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1  Game Development / Newbie & Debugging Questions / Re: making the JFrame a little more gamelike on: 2007-09-28 22:41:07
I'm a college student. I barely have time to program, let alone sift through large sets of documentation. That's why I ask for help from people who obviously have more time than I do.

Ouch! I think you just scored -5 points there.
2  Discussions / Miscellaneous Topics / Re: Difficult maths problem in a network game on: 2007-09-22 00:33:48
I don't get it. I have implemented a similar system once, doing exactly the same thing with either turning at max rate or simply setting the position exactly. I see no reason why something would be slower or faster in another framerate.
3  Java Game APIs & Engines / Java 2D / Re: Loading custom image format on: 2007-09-18 20:42:07
If you want them scaled up, just load the pngs and scale them up programmatically.
Tileset not viewable in browser? Nobody is going to look for them anyway. Worry about that when it becomes a problem.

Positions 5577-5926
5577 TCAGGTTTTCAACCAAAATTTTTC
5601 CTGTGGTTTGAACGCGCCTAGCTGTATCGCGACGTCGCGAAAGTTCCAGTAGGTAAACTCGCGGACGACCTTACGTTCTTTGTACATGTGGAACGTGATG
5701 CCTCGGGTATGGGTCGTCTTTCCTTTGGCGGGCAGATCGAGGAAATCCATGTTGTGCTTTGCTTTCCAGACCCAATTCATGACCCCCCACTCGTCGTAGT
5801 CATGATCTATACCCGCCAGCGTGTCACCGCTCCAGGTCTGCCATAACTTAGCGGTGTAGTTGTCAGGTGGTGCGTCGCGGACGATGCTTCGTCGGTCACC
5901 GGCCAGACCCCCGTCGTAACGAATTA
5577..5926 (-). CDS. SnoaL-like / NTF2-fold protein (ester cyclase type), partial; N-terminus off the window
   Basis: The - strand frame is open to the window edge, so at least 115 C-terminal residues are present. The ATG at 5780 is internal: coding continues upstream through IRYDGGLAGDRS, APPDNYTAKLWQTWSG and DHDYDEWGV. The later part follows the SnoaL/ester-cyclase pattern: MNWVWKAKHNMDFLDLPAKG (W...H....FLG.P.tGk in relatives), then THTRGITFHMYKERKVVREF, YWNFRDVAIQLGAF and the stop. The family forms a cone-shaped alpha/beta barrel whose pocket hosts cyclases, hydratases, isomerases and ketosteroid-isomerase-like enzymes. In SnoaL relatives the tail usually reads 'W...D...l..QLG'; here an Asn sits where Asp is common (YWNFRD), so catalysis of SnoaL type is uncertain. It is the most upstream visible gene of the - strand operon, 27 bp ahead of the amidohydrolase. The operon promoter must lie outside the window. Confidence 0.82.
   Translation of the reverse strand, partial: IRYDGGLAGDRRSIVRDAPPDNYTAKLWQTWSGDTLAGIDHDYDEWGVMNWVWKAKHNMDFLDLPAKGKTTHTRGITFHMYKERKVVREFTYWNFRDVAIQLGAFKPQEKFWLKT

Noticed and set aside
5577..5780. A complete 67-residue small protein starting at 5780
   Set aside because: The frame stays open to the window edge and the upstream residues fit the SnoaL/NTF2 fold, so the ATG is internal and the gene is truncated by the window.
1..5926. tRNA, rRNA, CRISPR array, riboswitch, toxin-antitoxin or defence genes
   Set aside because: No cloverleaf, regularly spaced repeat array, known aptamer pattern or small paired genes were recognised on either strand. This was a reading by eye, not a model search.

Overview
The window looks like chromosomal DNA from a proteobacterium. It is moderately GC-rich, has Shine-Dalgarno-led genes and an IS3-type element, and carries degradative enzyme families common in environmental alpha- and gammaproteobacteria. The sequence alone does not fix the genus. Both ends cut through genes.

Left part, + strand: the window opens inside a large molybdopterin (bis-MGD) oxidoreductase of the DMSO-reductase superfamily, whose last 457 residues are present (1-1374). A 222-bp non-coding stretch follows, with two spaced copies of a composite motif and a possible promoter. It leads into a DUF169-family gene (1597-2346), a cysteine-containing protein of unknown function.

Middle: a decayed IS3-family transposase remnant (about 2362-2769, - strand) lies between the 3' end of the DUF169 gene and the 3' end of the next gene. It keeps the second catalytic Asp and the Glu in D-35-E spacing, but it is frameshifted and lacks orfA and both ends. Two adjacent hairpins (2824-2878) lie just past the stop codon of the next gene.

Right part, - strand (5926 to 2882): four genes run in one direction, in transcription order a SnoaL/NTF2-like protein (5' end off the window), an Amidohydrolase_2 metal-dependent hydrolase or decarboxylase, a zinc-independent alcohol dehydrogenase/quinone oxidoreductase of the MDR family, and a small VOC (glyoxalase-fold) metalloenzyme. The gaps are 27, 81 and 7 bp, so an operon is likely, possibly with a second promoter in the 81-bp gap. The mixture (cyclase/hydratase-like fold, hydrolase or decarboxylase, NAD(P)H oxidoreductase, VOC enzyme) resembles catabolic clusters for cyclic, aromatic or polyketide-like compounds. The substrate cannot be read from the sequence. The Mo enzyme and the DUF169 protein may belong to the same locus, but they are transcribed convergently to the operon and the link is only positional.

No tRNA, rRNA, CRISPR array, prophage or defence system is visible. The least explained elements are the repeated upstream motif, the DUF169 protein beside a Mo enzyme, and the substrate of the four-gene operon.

4  Java Game APIs & Engines / Java 2D / Re: PaintComponent method on: 2007-09-18 20:34:16
paintComponent is only invoked when something happens that requires redrawing, such as things being dragged around, text changes, etc.

If you do not somehow manually call repaint(), then there is no explanation why it would have a framerate greater than 0. But how can you observe that the "call is done 20 times a second" without having called something that results in a repaint with that frequency?
5  Game Development / Newbie & Debugging Questions / Re: Drawing on a JPanel, repaint request ignored. on: 2007-09-12 23:04:04